Ralph Findlay would have preferred more notice to get his pub estate open, having leant his voice to industry calls for three weeks. In the event it was more like 10 days.
Despite that, the pub company is ready to go with an impressive 85-90% of its estate, the remainder largely Scottish and Welsh pubs unable to reopen yet under devolved law.
“It’s tight, but we’re getting there,” the Marston’s CEO tells MCA.
“We always said we needed three weeks notice, and we’ve had less than that, but we will get there. We’ll pull out all the stops. I’m okay with it.”
Having been concerned with potentially restrictive conditions, he was happy the guidance was advisory rather than fixed and mandatory.
That’s not to say there won’t be challenges with some of the elements, such as collecting customer data for 21 days to support contact tracing.
This is more straightforward in its managed estate, where most of the data will come from digital footprints, such as online tables bookings or Wi-Fi log-ins.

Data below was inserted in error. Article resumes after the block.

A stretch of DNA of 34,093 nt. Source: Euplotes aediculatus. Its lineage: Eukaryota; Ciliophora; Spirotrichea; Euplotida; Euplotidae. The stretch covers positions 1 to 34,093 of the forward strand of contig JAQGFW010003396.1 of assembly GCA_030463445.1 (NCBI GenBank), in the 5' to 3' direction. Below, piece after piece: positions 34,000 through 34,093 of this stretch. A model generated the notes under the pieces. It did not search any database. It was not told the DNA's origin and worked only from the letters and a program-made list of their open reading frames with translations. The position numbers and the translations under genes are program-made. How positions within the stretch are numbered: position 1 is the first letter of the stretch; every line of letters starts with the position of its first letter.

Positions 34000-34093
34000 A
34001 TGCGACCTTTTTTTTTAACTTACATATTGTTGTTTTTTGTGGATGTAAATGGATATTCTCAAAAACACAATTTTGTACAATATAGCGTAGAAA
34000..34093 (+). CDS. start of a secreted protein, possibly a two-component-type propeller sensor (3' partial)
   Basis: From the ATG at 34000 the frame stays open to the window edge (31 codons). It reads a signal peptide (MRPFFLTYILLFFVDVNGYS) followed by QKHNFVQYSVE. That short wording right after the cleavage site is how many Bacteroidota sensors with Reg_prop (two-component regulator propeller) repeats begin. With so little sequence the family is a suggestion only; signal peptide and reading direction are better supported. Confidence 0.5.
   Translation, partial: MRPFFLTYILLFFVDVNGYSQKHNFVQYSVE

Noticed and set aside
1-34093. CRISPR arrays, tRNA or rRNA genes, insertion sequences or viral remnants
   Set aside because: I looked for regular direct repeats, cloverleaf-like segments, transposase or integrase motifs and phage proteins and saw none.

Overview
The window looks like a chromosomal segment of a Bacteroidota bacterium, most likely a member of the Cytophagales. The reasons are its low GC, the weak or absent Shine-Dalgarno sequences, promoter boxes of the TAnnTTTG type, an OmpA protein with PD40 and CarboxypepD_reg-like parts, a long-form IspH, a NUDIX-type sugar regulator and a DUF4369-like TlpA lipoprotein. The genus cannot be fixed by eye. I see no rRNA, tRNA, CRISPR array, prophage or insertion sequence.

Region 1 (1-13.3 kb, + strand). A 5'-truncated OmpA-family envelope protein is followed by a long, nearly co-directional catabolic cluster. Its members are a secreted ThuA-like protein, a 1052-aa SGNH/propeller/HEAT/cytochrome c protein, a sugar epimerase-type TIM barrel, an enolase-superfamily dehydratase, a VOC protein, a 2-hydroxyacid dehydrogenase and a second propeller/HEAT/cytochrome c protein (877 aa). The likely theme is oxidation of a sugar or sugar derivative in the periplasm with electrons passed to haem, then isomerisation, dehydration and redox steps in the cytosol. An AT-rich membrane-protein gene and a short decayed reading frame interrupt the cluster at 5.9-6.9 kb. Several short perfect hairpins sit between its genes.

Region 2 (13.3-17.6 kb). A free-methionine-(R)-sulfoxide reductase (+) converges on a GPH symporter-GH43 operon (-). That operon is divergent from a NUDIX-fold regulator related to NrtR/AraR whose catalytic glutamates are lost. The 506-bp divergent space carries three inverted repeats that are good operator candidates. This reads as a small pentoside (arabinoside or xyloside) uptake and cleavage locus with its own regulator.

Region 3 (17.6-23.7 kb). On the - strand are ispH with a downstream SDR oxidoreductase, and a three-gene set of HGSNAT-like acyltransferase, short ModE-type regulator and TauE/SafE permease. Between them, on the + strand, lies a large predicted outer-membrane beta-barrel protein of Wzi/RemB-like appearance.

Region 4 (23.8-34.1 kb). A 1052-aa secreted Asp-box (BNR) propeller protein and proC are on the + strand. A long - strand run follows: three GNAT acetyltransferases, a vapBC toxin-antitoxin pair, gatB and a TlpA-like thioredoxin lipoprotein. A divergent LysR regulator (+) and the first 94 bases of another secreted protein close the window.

But in tenanted and leased, it will be more reliant on paper and pen, which presents the greater likelihood of “somewhat variable” results.
“I need to be absolutely clear on this, we’re going to be trying to follow the guidance as closely as we can, because I think it’s important,” Findlay says. “I also think it’s a sensible approach for the government to try and have a bit of flexibility in that,” he says.
With pubs given the space and freedom to do what they do best, Findlay sees a greater challenge in the uncertainty over customer behaviour.
To mitigate this, the government must offer something “big and bold” to kickstart the economy, such as a VAT cut for hospitality.
“I think the government is absolutely going to have to do something imaginative to kick start the economy and inject some life into consumer confidence.”
One rather unsavoury insight into current consumer behaviour was the hoards of people descending on beaches, drunk, disorderly and inconsiderate, leaving piles of litter in their wake.